It was in the Shleikes Jewish food restaurant in Bnei Brak that I got the definitive proof of how gossip has conquered the ultra-Orthodox public. I had arrived for a joint interview with journalist Itzik Ohana, whose specialty is coverage of get-togethers between secular celebs and rabbis, along with Haredi political analyst Yisrael Cohen, who admits that he’s turned to yellow journalism in recent years. By chance, the new publisher of the Haredi website Behadrei Haredim, Miki Barzel, came in. Cohen, who has a healthy sense of humor, asked Ohana to take his picture with Barzel and post it on Twitter, with a caption wondering whether he was defecting to Behadrei Haredim. The photo quickly spread from the tweet to a galaxy of WhatsApp groups.
It then turned out that others had also clandestinely photographed the chance meeting two weeks ago. A hullabaloo ensued. Within minutes, Cohen’s phone began to vibrate with messages from a bevy of ultra-Orthodox media-industry reporters who wanted to know whether he was actually leaving Kol Harama, the radio station he’s identified with. Cohen’s denial only heightened the suspicions.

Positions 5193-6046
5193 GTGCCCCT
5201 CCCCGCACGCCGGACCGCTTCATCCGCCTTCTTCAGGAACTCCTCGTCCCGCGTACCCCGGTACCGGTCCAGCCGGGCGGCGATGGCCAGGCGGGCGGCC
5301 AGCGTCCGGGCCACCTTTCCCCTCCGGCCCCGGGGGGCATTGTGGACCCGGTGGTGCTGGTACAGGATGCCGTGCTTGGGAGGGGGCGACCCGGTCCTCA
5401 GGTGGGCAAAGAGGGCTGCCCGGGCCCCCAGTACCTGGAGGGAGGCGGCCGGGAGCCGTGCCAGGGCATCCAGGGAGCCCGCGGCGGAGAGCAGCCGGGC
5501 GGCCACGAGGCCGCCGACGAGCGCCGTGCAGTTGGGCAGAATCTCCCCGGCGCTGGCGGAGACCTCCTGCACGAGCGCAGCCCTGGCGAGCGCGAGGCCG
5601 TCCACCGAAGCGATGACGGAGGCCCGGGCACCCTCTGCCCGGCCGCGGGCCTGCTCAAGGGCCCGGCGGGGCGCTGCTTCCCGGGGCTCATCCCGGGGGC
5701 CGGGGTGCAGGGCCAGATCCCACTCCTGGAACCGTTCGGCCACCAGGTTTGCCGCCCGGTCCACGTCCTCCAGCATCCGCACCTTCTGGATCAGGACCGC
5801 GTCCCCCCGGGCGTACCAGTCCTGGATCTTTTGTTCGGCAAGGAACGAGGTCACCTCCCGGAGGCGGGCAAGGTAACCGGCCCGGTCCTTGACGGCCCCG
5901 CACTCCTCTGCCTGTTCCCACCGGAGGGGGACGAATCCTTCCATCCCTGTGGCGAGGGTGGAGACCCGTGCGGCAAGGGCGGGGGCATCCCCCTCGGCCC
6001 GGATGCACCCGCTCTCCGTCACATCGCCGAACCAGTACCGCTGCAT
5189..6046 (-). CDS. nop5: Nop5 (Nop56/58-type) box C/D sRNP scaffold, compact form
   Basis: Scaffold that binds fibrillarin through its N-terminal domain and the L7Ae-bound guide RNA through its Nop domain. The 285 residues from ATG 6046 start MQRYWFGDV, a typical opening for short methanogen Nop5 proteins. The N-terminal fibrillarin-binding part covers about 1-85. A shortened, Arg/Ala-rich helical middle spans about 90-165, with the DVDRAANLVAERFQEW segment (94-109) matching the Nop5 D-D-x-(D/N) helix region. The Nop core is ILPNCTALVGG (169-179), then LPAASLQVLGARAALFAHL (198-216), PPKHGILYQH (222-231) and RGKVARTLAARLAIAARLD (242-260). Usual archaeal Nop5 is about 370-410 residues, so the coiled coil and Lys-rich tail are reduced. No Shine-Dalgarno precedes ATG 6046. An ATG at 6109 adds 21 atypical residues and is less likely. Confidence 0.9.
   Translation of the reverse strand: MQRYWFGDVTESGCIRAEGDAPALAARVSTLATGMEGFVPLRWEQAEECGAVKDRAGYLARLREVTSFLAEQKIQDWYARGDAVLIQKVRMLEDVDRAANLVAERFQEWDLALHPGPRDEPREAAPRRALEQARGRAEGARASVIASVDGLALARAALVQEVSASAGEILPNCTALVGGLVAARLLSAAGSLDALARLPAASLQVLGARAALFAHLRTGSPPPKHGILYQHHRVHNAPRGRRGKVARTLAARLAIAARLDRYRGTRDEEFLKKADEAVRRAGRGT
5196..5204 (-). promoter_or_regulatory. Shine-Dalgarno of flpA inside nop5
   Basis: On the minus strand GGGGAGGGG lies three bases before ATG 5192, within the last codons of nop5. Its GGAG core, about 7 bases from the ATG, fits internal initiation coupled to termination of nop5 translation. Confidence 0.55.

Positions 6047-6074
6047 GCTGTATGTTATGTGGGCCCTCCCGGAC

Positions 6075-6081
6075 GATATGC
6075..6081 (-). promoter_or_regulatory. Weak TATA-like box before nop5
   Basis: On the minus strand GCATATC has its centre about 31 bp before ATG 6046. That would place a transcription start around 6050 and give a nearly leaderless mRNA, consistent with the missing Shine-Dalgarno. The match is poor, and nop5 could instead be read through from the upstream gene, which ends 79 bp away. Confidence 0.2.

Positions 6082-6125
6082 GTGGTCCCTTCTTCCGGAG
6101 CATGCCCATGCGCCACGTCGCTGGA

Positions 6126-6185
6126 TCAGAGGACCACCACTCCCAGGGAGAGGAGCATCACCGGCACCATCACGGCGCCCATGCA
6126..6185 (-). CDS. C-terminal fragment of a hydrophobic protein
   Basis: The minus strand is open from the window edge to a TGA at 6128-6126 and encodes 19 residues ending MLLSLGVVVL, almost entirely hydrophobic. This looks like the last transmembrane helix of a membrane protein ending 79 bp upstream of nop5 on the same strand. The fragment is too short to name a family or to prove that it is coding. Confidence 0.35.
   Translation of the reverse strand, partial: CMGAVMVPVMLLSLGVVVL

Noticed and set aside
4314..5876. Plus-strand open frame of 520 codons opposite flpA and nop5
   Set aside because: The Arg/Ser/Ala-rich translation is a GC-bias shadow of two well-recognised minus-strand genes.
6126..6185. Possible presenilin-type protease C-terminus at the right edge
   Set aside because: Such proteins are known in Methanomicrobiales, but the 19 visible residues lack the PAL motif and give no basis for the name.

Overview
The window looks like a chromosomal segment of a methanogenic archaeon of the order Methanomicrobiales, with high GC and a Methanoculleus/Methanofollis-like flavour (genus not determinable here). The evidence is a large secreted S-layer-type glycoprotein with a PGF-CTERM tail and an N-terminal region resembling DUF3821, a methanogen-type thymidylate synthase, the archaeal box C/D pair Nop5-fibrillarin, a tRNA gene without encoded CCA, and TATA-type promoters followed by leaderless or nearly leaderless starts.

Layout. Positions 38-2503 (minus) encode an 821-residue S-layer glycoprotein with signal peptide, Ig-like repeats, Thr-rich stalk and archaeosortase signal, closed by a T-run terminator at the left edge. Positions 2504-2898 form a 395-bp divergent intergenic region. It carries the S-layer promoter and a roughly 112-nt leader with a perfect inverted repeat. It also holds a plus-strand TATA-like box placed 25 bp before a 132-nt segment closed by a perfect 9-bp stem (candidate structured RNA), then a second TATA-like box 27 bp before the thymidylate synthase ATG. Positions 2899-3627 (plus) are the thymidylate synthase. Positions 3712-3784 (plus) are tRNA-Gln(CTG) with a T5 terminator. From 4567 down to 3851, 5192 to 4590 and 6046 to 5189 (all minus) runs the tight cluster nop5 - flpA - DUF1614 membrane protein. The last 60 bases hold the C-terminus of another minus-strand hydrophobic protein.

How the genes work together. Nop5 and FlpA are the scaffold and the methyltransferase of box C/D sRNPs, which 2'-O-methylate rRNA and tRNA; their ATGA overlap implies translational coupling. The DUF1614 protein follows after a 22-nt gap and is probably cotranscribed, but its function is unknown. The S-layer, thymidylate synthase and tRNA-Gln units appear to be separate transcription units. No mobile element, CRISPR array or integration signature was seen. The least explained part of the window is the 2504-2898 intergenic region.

In the meantime, a report about the fact that I had met with the two jokesters at Shleikes (which means “suspenders” in Yiddish) found its way into the Haredi gossip columns, accompanied by a historic photo: Cohen, Ohana and me seated with a plate of gefilte fish garnished with carrot, on the table between us. Even before the gefilte fish had been digested, we all gained everlasting fame. A week later, photographer Tomer Appelbaum, who took the picture of the duo, was the subject of an item on the Haredi news site actualic.co.il.
After years in which the Haredi press was generally quite limited, both in terms of content and dissemination, the advent of the internet stood that world on its head. Five years ago, the first official gossip column, Leibele, was inaugurated on Behadrei Haredim. It’s since been joined by Bekleine, on the Actualic site, Tzitzit on the Kikar Hashabbat news site and also by Pashkevil, a website geared to the Haredi advertising industry. A dedicated gossip site called Pichifkes initially took off but shut down a year ago. And there are also ultra-Orthodox groups on WhatsApp and Twitter, which are abuzz with gossip and often beat the conventional columns to the punch.